How did it come about that hundreds of South African men — predominantly black, but some white — were sailing from Cape Town to Le Havre, France? Like many thousands of others from across the British Empire, they were travelling to support the war effort. Put simply, Britain and her allies were running out of people and supplies.
This was a time during which the prevalent view in Britain was an absolute belief in the superiority of the white man. So although it was deemed necessary to conscript and recruit from the Caribbean, Africa and India, there was uneasiness at the prospect of putting weapons into the hands of colonial subjects. In the end, battalions of armed Caribbean and African men were deployed to fight, but always under the command of white men. As well as troops, labourers were also conscripted and recruited to serve in the war effort. The latter were known as the Foreign Labour Corps.
There were about 70,000 men working in the South African Native Labour Corps. These were the passengers on board the SS Mendi, which left Cape Town towards the end of January 1917. It was carrying 823 men from the 5th Battalion South African Native Labour Corps when the fatal blow was struck. Travelling at some speed in foggy, dangerous waters 20 kilometres from the Isle of Wight, the Darro, a mail ship twice the size of the Mendi, crashed into the smaller boat.
The larger ship initially did not stop to help the SS Mendi and its beleaguered, drowning passengers and crew. It took less than half an hour for the stricken vessel to sink.
The story of the SS Mendi was saved by oral history — but what of official history and remembrance in the UK?
Some 200 men survived the disaster. These survivors were able to tell their lost comrades’ stories, making sure that those who died would not become yet another historical absence, an unknown group of mainly black men at the bottom of the sea.
The story of the Reverend Dyobha was especially compelling. In his final address on board the Mendi, as it went down, the Reverend led those who could not make it into a life boat in a death dance, telling them:
‘You are going to die, but that is what you came to do… let us die like warriors. We are the sons of Africa. Raise your war cries, my brothers, for though they made us leave our assegais [spears] back in the kraals [villages], our voices are left with our bodies.’
After the tragedy, white South African parliamentarians paid their respects to those who died, though their deference did not stretch to awarding medals to any of the black servicemen — living or dead — from the South African Native Labour Force. Such honours were reserved for white officers only.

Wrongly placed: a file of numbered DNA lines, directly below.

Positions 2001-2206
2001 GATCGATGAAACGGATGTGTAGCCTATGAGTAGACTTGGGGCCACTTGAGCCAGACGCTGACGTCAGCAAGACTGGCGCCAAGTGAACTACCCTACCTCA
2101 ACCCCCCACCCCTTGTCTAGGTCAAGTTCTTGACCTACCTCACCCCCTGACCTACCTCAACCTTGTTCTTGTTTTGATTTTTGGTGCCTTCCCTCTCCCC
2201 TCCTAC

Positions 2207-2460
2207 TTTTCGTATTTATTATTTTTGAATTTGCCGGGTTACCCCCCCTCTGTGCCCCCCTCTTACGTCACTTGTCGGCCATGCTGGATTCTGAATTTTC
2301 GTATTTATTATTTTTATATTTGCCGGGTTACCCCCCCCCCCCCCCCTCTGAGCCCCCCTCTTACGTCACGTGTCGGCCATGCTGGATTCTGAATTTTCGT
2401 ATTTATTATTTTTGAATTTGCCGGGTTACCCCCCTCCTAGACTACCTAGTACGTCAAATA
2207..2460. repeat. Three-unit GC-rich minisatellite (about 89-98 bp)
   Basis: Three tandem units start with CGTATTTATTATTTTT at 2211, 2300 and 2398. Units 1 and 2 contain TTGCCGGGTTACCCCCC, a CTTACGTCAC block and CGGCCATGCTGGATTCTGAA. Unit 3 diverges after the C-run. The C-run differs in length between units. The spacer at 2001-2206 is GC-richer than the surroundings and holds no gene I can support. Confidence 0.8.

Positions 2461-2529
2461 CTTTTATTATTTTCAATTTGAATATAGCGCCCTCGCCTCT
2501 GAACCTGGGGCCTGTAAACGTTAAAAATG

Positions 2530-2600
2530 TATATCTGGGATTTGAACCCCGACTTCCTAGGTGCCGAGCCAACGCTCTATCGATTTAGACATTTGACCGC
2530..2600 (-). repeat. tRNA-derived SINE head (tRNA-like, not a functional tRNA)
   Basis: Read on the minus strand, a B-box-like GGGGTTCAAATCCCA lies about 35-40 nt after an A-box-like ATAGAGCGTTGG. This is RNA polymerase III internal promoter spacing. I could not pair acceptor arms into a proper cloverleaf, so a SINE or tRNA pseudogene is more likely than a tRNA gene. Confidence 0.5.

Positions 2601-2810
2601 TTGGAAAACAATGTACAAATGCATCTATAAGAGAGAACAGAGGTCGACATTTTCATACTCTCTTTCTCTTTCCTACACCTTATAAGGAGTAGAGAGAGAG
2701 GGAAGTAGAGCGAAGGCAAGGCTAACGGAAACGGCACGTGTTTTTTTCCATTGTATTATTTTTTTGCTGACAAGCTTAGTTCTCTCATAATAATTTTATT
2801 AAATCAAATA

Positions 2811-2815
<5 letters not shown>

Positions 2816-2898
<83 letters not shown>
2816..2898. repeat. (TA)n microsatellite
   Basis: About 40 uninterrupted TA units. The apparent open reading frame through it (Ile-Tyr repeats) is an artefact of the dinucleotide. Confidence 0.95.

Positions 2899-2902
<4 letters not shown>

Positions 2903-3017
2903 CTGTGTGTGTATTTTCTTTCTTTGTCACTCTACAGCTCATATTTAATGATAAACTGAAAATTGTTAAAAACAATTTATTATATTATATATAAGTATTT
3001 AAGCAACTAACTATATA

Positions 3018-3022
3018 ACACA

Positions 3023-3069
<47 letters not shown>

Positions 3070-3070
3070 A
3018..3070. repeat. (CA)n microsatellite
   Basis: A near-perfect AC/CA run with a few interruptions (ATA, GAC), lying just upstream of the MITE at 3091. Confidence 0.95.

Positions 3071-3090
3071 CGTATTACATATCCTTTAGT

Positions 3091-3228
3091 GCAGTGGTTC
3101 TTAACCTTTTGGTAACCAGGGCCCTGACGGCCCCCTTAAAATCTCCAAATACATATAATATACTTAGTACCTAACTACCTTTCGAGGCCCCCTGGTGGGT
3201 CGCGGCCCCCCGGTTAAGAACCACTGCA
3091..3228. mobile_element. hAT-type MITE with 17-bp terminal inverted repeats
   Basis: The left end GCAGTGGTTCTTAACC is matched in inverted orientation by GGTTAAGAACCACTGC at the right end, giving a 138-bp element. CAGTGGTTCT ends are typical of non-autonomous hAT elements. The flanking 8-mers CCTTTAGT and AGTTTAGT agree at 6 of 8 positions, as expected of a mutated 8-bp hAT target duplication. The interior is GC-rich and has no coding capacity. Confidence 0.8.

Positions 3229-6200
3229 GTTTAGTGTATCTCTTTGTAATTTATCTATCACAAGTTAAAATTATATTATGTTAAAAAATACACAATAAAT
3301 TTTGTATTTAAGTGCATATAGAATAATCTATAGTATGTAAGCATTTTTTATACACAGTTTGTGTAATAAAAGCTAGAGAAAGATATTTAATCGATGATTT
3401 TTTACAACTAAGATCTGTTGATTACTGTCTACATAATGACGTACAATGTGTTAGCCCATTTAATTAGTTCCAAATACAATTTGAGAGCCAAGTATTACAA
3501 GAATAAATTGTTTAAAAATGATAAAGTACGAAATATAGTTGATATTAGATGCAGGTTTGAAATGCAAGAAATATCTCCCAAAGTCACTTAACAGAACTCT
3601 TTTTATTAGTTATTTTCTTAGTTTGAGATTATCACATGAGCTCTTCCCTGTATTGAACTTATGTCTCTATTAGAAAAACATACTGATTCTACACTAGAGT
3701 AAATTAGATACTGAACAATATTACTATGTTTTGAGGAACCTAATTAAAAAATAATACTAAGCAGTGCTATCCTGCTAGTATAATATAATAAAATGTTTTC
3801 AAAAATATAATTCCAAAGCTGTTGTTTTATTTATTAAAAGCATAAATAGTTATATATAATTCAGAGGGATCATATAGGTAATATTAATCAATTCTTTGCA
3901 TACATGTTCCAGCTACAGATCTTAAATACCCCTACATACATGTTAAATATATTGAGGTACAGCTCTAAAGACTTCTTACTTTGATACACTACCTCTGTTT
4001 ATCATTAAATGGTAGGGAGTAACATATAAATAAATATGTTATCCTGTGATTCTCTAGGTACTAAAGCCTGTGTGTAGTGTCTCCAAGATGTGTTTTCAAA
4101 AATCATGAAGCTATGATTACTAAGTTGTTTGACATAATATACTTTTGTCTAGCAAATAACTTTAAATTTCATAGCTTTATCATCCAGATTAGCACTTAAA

Initially disregarded by the official histories of the First World War, the story of the SS Mendi lives on because it has been passed down orally. It is only since the ending of apartheid in South Africa that the events of that night in February 1917 have been integrated into the mainstream historical narratives of the period, and remembered through ceremonies and memorials in various parts of the country.
In the summer of 2015, there will be a permanent exhibition commissioned by English Heritage, ‘We Die Like Brothers’ at the South African National Memorial, Delville Wood, on the Somme in France, which will include web content and education packs to help teachers tell the story.
Here in the UK, the Hollybrook memorial in Southampton is inscribed with the names of those who died, but it is a sad fact that it is only relatively recently that the significance of the wreck lying on the sea floor has been recognised in Britain. In addition to the Southampton memorial, it would seem most appropriate here in the UK to create a permanent monument on the Isle of Wight, which would point to the location where those men lost their lives.
We sometimes need to go beyond what official history selects to focus on
When whole swathes of peoples’ experiences are overlooked by studies of the past, they are sometimes referred to as ‘hidden histories’. Often, they are hidden in plain sight. These stories are there if you have the time, energy and knowledge required to seek out the clues, or if someone points them out for you. Thankfully, there is a growing number of researchers looking for the global historical jigsaw puzzle’s missing pieces. We need to familiarise ourselves with these brief but telling moments, that are such an important part of our interconnected histories.
In its recent report, Remember the World as well as the War, and in the context of Black History Month, the British Council has been aiming to draw attention to some of the ‘hidden histories’ of the First World War.
more about victims buried in Noordwijk